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Summary of the First Conference of the Parties for the Minamata Convention on Mercury

24th-29th September, Geneva, Switzerland.

The Zero Mercury Working Group (ZMWG) closely followed the First Conference of the Parties for the Minamata Convention on Mercury (COP1) in Geneva, Switzerland, 24th-29th of September 2017 and intervened as appropriate[1]. We were pleased to see the COP1 reached consensus on pending matters from prior meetings of the Intergovernmental Negotiation Committee (INC) which resulted in establishing an effective Convention operational framework for achieving significant mercury reductions.

Our main priorities for COP1 included adoption of forms and guidance that was approved at INC 7, and addressing the issues of reporting, waste thresholds, interim storage guidelines, effectiveness evaluation, and matters for future action, which included the following decisions.

  • Article 3 guidance on identifying mercury stocks, and the forms/instructions for complying with mercury trade consent and related certification requirements;
  • The product and process exemption forms and associated register of exemptions under Article 6 of the Convention; a registrar will be kept by the Secretariat and these will also be available to the public
  • Article 8 (air emissions) guidance on BAT/ BEP, options for existing facility control requirements, preparing emissions inventories, and selection of “relevant sources” within the specified source categories; and
  • The Guidance for preparing the ASGM National Action Plan (NAP) under article 7.

COP1 also saw significant progress concerning various other ZMWG priorities, including :

Reporting:          Forms were adopted for use by Parties to report back on the measures undertaken to meet Convention obligations and on the effectiveness of those measures.  In particular, ZMWG most welcomed the decision for a shorter reporting cycle for supply and trade, reporting per year data on a biennial basis. For other obligations, Parties will report every four years. It was also agreed that each Party will submit its first biennial report by 31 December 2019 and its first full report by December 2021. Parties are also encouraged to submit an electronic form,  and the Secretariat is requested to make the Parties electronic reports available.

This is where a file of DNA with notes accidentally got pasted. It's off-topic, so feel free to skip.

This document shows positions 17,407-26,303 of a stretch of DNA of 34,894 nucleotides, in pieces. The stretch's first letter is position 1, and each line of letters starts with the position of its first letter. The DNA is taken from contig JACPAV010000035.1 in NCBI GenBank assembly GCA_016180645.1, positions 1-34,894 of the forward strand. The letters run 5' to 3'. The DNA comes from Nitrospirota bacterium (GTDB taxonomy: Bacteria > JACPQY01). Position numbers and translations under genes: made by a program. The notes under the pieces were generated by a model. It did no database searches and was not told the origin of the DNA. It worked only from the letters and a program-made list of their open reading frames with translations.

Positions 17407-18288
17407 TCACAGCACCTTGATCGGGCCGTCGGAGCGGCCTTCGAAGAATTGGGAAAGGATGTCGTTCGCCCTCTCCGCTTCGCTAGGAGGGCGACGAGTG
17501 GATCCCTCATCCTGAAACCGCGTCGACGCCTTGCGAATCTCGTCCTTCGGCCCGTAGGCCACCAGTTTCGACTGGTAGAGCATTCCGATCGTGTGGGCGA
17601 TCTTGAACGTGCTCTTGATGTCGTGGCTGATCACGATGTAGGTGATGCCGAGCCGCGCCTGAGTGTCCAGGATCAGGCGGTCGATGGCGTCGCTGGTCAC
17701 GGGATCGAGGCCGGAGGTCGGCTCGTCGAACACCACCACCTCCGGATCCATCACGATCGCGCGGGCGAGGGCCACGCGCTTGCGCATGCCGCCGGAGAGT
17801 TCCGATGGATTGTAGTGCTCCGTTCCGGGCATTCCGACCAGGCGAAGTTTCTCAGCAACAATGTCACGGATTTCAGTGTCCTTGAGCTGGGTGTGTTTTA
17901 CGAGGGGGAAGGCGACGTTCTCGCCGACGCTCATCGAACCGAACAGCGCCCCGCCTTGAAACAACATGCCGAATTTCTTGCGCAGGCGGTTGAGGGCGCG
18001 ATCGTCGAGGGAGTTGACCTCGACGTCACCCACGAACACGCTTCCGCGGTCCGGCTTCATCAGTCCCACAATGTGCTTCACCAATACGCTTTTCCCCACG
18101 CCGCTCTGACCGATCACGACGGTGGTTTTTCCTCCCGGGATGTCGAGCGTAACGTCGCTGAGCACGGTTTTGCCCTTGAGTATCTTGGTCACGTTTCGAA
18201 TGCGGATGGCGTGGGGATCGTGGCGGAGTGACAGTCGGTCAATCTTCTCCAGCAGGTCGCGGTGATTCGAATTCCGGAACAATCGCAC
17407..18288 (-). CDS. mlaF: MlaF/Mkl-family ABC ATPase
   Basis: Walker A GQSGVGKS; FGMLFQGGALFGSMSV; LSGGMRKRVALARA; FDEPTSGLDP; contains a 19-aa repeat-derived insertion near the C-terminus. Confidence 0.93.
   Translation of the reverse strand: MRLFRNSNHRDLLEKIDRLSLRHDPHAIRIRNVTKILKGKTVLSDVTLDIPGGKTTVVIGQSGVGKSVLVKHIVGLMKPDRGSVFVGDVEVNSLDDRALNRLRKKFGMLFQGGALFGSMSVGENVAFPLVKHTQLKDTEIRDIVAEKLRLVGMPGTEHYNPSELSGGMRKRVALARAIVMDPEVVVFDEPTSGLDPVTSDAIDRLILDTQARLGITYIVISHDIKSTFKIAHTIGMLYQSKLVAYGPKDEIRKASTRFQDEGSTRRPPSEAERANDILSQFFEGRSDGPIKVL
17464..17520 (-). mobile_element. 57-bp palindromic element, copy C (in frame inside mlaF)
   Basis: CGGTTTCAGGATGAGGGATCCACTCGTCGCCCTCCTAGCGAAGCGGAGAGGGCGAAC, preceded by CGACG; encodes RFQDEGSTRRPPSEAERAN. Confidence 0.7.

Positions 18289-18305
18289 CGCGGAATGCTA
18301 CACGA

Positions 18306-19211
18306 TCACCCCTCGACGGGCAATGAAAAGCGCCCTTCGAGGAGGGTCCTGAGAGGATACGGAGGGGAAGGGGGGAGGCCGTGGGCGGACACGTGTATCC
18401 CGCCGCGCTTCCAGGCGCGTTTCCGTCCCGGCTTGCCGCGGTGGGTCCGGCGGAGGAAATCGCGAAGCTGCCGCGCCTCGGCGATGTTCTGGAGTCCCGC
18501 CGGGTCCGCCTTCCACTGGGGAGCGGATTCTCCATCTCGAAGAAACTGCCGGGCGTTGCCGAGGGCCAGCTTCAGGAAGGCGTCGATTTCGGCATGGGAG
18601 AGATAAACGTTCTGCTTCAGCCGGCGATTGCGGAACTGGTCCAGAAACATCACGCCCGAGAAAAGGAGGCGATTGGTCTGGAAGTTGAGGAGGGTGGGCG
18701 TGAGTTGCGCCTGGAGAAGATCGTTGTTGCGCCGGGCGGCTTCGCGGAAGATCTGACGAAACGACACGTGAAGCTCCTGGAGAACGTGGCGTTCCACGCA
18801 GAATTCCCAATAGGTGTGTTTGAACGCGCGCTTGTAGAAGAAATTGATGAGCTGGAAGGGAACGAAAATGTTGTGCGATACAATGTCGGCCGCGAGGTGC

Furthermore, it was agreed that Parties would provide access to their data related to mercury emissions, under Article 8. Parties would also provide the rational on how they plan to ensure that facilities responsible for at least 75% of the emissions from a source category are subject to controls.

Waste Thresholds:          COP1 established an intercessional work group to further elaborate on waste thresholds, building on a document introduced by Japan. As recommended by NRDC/ZMWG, the terms of reference for the working group were focused more on determining which mercury wastes warrant thresholds rather than assuming thresholds are appropriate for all wastes. The expert group will identify the types of waste that fall within the categories specified in paragraph 2 of Article 11, provide related information; prioritising the types of waste identified that are most relevant for the establishment of waste thresholds, and identify possible approaches to establishing any needed thresholds for those prioritised waste for consideration at COP2. We were also pleased to see COP1 approving the participation of civil society within the working group, another ZMWG priority.

Interim Storage:                             COP1 requested the Secretariat to undertake further revision of the draft guidelines through input from relevant experts, including technical experts from the Basel Convention and present a revised draft for consideration at COP2. Provisional use of the current draft guidelines is encouraged.

Effectiveness Evaluation:             COP1 adopted a draft road map for establishing arrangements both for providing comparable monitoring data and elements of an effectiveness evaluation framework, as ZMWG had sought.  To that end an ad hoc group of experts was established including 25 experts nominated by the Parties – 5 per region, as well as 10 civil society experts, including NGOs, as observers.

Matters for Future Action (Article 3) - (Article 14):              Several matters were brought up for consideration. Under Article 3, trade in mercury compounds was one of several issued identified for future consideration by the COP. In regards to Article 14 – Capacity building, technical assistance and technology transfer, Parties and other stakeholder were invited to submit relevant information on capacity building, technical assistance and technology transfer for the Secretariat to compile and present at COP2.